Hernias happen when part of an organ bulges through a wall of tissue in the body. Doctors diagnose most hernias with a simple physical examination. Signs of a hernia include pain in the abdomen, testicle or pelvic region. Sudden weight gain, chronic coughing and heavy lifting can contribute to a hernia developing. People can prevent hernias by controlling coughing, avoiding muscle strain and losing weight. You should see a doctor before a hernia becomes serious. Surgery is the only way to permanently repair a hernia.
If you or a loved one suffered complications or injury after hernia mesh surgery, you may have legal options.
Hernias are tears in tissue that internal organs slip through. Hernias can be painful, but some people with hernias may not experience symptoms.
Doctors can diagnose hernias with physical exams in most cases. Many patients will realize they have a hernia because of the characteristic bulge.
Hernia repair is one of the most frequent surgeries performed in the U.S. There are more than 1 million hernia repairs each year. About 900,000 of those procedures use hernia mesh.
A combination of muscle weakness and tears cause hernias. Hernias may happen suddenly or develop slowly over a long time.
Hernias are one of the most common anatomical conditions people suffer. The chance of someone having a hernia at some point in their life is about 10 percent. The likelihood is higher for men (27 percent) than for women (3 percent). Obesity plays a role in developing and treating hernias. So does smoking.
Coughing, body weight and strain on the body all help cause hernias. Addressing these can help prevent hernias.
People who suffer a hernia may not experience signs that something is wrong. Pain is the most likely symptom someone with a hernia experiences. Different types of hernias may share certain symptoms. But some symptoms may be unique to a particular type of hernia.
People should seek medical attention before a hernia becomes serious. In some cases, the intestines can become trapped in the hernia. This can cut off blood flow. If this happens, a surgeon may have to remove part of the intestines.
Doctors diagnose most hernias with a physical examination. Patients often sense that they have a hernia on their own.
The most obvious sign is a bump under the skin at the hernia site. This can show up even if a person experiences no other hernia symptoms.
A doctor may use X-rays to diagnose a hiatal hernia or to look for bowel obstructions. An ultrasound can help diagnose umbilical hernias in children and femoral hernias in adults.
There are several types of hernias. Inguinal and umbilical hernias account for most of them. Symptoms can vary based on type and location in the body.
Inguinal hernias happen in the groin. The intestine or bladder juts through the abdominal wall. About 19 in every 20 groin hernias are inguinal hernias. Most happen in men. One in three people with inguinal hernias may not experience symptoms.
There are two types of inguinal hernias: incarcerated and strangulated. A doctor can determine which one a patient may have.
Umbilical hernias are most common in infants. They can sometimes heal themselves by the time the child turns 4. But they require surgery if they happen in adults.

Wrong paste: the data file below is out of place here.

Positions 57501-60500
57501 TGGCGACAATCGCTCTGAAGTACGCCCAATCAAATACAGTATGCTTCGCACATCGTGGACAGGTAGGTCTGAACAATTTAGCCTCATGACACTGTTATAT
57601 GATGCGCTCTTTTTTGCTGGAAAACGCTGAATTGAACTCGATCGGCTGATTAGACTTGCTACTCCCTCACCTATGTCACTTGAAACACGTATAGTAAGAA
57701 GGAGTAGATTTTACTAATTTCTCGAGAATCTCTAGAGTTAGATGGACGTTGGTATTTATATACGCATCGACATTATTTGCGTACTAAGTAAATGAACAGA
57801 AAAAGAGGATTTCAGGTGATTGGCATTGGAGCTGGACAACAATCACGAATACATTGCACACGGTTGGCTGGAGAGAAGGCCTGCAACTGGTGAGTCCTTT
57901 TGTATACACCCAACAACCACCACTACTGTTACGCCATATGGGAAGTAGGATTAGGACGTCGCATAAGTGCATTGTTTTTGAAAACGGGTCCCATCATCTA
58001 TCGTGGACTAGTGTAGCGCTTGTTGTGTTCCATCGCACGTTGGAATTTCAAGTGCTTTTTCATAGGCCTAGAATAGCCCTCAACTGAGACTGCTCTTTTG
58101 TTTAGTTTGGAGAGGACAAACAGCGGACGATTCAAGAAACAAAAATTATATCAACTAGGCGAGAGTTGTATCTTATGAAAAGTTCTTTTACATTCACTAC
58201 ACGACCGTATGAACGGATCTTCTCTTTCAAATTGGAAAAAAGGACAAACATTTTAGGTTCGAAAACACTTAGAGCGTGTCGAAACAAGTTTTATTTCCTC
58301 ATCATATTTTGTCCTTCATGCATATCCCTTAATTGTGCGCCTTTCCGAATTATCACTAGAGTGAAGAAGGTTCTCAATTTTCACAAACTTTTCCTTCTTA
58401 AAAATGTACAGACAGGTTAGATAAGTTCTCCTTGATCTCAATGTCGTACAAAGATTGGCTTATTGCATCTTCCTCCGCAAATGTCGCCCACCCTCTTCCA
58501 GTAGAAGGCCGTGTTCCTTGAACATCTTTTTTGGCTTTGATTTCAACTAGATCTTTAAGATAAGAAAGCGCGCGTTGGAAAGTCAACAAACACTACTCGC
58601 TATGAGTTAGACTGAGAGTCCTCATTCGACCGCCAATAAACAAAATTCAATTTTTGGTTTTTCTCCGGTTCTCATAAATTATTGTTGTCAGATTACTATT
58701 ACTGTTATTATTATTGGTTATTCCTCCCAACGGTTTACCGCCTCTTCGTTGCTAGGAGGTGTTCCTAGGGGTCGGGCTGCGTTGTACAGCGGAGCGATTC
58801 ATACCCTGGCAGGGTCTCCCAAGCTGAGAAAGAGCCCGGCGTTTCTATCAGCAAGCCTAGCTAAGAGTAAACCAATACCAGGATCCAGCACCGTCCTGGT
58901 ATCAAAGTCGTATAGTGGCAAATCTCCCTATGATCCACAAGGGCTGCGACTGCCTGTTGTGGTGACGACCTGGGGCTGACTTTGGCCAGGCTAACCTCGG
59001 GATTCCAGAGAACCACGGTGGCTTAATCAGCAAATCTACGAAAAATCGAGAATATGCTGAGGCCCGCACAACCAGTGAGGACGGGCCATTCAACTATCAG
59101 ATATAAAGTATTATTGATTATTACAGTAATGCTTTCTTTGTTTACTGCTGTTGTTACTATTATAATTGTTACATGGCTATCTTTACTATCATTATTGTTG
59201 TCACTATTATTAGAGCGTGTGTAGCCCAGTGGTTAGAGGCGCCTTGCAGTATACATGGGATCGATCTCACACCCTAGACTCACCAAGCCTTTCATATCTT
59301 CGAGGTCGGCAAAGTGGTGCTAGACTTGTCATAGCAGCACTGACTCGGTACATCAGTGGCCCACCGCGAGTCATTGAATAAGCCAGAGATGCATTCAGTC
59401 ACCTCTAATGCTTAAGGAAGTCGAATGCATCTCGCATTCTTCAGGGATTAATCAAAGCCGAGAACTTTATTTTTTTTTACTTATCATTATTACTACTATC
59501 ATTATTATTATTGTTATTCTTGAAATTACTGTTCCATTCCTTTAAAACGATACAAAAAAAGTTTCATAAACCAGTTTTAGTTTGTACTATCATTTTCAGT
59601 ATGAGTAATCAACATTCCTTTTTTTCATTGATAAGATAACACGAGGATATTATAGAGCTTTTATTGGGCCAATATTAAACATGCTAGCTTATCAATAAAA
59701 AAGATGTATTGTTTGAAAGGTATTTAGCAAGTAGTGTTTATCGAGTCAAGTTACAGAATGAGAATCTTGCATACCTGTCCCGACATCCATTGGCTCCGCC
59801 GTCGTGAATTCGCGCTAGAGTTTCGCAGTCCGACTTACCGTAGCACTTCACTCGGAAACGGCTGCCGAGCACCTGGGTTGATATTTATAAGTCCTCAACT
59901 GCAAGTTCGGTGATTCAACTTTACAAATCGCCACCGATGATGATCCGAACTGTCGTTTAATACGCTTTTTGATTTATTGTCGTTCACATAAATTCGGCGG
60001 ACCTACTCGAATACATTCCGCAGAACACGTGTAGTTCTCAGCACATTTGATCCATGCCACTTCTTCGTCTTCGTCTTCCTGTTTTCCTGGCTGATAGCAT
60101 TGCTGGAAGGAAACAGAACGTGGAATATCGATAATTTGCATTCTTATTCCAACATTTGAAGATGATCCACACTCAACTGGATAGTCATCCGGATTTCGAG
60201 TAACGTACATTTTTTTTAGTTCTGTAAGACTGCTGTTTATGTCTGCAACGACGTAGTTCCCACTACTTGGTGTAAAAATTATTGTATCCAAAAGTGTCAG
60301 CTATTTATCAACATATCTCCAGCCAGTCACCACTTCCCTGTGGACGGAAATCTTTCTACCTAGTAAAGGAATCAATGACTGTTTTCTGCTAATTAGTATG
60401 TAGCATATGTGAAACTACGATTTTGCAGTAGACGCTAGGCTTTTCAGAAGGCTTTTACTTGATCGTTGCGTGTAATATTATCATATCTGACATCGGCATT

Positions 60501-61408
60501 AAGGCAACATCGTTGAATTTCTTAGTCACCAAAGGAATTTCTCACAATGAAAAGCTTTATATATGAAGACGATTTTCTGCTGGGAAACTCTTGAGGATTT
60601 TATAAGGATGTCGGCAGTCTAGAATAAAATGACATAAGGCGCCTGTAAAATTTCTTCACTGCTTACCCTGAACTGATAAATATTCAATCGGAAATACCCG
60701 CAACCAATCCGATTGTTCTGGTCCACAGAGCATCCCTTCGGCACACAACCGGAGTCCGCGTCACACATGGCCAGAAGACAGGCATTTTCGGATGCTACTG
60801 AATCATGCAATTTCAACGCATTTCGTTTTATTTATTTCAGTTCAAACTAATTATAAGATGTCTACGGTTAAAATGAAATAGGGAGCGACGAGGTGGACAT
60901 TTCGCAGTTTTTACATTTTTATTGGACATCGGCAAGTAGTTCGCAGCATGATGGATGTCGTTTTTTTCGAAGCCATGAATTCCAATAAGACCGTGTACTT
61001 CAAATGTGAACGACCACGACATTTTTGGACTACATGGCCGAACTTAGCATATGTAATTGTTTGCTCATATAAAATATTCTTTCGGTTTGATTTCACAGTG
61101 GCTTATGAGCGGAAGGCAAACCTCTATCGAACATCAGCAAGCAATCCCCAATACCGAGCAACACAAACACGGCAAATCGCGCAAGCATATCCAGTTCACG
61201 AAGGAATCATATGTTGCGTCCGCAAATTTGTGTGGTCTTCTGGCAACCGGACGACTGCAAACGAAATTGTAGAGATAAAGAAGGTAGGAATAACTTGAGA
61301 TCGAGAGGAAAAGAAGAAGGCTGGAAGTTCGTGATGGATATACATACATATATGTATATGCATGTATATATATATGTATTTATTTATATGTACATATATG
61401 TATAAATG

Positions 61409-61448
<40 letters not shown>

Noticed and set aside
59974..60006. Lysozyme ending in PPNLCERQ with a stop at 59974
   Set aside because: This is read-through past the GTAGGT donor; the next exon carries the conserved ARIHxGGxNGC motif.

Umbilical hernias form around the navel. These happen when muscle around the belly button does not close after birth. Organs push through the abdominal lining around the navel. Umbilical hernias appear as an outward bulge.
Umbilical hernias are very small. They range from less than one-third of an inch to about two inches wide. People with an umbilical hernia may never notice they have one. Doctors or other health care workers are most likely to discover them in patients.
While most common in children, umbilical hernias still occur in adults. About one in 10 adult abdominal hernias are umbilical hernias. For adults, umbilical hernias can be far more serious.
An umbilical hernia squeezing the intestine can cause a medical emergency. Adults may experience sudden pain and vomiting. It requires immediate surgery.
Hiatal hernias occur when part of the upper stomach presses into the chest. The exact cause of these hernias is unknown, but it may be due to weakness in the diaphragm.
The diaphragm is the sheet of muscle dividing the chest from the abdomen. Hiatal hernias are common and the risk of developing one increases as a person ages.
Most hiatal hernias occur in people older than 50, but some children are born with them.
By themselves, hiatal hernias seldom cause symptoms. But people who suffer them may experience pain and discomfort. This is from stomach acid, bile or even air flowing upward from the stomach into the esophagus.
Hernia treatments depend on the hernia’s severity and the patient’s pain.
There are two main types of hernia surgery: open and laparoscopic.
Open surgery involves cutting into the layers of skin and other tissue around the hernia.
Laparoscopic is a minimally-invasive technique. A doctor makes small incisions in the area around the hernia. The doctor inserts medical instruments through these incisions to perform the surgery.
Surgeons can repair hernias using pure-tissue techniques or hernia mesh.
Pure-tissue techniques involve suturing together the damaged tissue. Sometimes this will include different layers of tissue.
Most hernia surgeries in the U.S. rely on hernia mesh. Hernia mesh surgery may involve either an open or laparoscopic method. A surgeon places the mesh around the hernia. He attaches it using surgical staples, tacks or sutures. Over time, tissue grows into the mesh’s holes. This adds strength to the repair.
Please seek the advice of a medical professional before making health care decisions.
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